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ity, found also among other uncivil- one God, and living peaceably in society, ized tribes. Shocked and embarrassed should be molested for his opinions or though he was, Penn wisely refrained his practice, or compelled to frequent from rebuke, but quietly taking no or maintain any ministry whatever. notice of his visitor, she after a while A revenue was also voted to the proreturned to her own place of rest. prietary, to be raised by a duty on

The tract at the confluence of the imports and exports; unfortunately, Schuylkill and the Delaware having however, Penn having consented to appeared to Penn very desirable for suspend the receipt of it for a year or the location of his capital city, that two, it was presently lost altogether.

locality was fixed upon early in The Assembly of the next year

1683. It was entitled Phila- (1684) voted £2,000 towards delphia, to show forth to men the the expenses of the government, to be brotherly love which the Quakers ad- raised by a tax on spirits. vocated and endeavored to practice. At his mansion on Pennsbury manor, Its buildings rapidly increased, and by about twenty miles above Philadelphia, the end of the year eighty houses were Penn enjoyed for a season, the sootherected.

ing tranquillity and beauty of nature, In the midst of active preparation and had the gratification of beholding for the future growth of the new city, the unexampled increase of his colony. in March of this year (1683), Penn The news of its prosperity had been summoned his newly constituted legis- carried to Europe, and many settlers lature to meet him in Philadelphia. from Germany and Holland, of whom This Assembly accepted a frame of go- he and Barclay had made converts vernment modelled after the late act during his tour in those countries, came of settlement, with a proviso that no to seek an asylum from the storms of changes should be made except by Europe, while numerous Quakers conthe joint consent of the proprietary tinued to arrive from England. He and six parts in seven of the freemen might well boast that he “had led the of the province. By this frame it was greatest colony into America that ever ordained, beside the provisions on these any man did upon a private credit, and points before named, that to prevent the most prosperous beginnings that lawsuits, three arbitrators, to be called ever were in it, are to be found among peace-makers, should be chosen by the us." county courts, to hear and determine But the active spirit of Penn promptsmall differences between man and man; ed him to return, for a while at least, that factors wronging their employers to England. Accordingly, in August, should make satisfaction, and one third 1684, he set sail for home, having over; that every thing which excites the firmly planted and organized his propeople to rudeness, cruelty, and irrelig- vince; and leaving judicial affairs in ion should be discouraged, and severely the hands of five judges chosen from punished ; that no one, acknowledging the council, with Nicholas Moore for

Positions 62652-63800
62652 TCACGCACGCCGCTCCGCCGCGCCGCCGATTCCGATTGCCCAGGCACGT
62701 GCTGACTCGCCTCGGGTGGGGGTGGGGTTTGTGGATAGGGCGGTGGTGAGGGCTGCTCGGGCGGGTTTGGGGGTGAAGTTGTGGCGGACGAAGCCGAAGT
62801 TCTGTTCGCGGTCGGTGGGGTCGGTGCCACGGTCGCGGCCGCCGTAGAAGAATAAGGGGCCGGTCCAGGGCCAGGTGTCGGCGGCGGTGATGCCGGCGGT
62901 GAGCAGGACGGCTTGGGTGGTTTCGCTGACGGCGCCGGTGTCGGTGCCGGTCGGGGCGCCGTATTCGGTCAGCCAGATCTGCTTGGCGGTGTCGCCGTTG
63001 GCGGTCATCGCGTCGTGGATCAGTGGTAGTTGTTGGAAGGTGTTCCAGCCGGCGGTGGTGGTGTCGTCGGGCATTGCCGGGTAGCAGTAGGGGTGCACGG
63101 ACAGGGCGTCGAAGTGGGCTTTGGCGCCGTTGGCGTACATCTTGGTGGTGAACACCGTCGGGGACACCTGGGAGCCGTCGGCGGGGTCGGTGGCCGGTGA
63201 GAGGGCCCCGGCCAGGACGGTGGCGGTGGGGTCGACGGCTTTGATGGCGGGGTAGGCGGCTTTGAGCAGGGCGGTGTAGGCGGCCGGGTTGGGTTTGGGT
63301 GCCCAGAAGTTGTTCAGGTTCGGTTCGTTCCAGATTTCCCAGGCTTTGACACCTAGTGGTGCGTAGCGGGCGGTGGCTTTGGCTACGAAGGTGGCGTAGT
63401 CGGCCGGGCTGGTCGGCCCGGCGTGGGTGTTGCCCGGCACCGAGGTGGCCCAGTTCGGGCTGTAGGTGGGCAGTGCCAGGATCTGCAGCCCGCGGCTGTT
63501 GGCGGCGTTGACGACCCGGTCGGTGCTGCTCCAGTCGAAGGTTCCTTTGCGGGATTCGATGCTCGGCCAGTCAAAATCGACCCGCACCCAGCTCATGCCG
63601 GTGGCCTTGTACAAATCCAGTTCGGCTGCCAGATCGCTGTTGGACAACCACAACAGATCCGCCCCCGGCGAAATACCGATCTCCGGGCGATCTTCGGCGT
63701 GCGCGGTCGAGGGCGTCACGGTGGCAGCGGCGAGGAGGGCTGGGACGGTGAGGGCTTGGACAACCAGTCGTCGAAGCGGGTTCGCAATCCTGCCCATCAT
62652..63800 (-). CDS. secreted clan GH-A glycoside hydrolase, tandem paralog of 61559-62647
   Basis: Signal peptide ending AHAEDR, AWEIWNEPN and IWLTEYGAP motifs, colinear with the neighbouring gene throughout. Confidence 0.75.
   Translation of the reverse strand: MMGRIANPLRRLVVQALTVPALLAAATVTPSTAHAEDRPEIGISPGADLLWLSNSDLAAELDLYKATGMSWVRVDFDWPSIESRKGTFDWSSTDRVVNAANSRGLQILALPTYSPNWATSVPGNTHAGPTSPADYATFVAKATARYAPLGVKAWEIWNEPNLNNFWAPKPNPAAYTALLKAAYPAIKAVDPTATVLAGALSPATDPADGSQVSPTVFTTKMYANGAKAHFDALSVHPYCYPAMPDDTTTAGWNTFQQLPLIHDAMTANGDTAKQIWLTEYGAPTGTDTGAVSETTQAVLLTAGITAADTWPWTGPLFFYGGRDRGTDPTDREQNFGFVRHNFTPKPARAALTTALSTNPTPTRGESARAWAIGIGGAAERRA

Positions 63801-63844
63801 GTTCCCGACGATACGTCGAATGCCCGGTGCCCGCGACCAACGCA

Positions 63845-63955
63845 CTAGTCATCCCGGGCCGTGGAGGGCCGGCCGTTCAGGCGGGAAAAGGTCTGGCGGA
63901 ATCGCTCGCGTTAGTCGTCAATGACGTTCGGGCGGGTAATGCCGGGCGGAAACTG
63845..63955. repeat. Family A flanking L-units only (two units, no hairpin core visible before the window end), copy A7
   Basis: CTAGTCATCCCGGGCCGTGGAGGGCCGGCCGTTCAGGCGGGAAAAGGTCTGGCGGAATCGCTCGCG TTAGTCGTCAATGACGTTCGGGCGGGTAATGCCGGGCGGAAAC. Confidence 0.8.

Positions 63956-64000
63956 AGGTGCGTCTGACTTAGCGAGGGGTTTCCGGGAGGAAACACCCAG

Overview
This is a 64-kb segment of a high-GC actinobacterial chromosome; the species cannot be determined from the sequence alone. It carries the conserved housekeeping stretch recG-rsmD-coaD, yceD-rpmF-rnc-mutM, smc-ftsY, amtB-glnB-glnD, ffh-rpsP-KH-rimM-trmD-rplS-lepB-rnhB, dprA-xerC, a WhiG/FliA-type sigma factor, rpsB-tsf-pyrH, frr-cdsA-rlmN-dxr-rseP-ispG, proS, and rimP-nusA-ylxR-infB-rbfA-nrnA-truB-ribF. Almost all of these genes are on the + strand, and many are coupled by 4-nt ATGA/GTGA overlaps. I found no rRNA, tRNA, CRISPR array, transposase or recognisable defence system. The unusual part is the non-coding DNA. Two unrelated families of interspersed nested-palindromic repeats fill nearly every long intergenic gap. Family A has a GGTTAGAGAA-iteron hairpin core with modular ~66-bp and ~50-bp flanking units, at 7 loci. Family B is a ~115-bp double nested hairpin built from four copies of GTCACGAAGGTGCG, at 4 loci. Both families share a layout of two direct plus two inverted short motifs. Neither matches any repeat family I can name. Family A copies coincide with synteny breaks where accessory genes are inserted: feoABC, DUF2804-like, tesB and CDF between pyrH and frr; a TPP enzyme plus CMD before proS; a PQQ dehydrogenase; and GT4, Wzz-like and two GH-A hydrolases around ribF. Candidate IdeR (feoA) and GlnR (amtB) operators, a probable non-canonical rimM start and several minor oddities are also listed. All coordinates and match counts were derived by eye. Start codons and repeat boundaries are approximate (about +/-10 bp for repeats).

CH. XV.)




chief justice. The executive adminis- the council, which he superseded by five tration was committed to the council, commissioners, charged with executive Lloyd being president, and Markham functions, but soon after appointed secretary. So rapid had been the in- Blackwell, an old officer of Cromwell, crease of Pennsylvania that when Penn and at the time resident in New Engreturned to England, it contained al- land, who sternly insisted upon the ready twenty settlements and seven maintenance of proprietary rights; yet thousand inhabitants.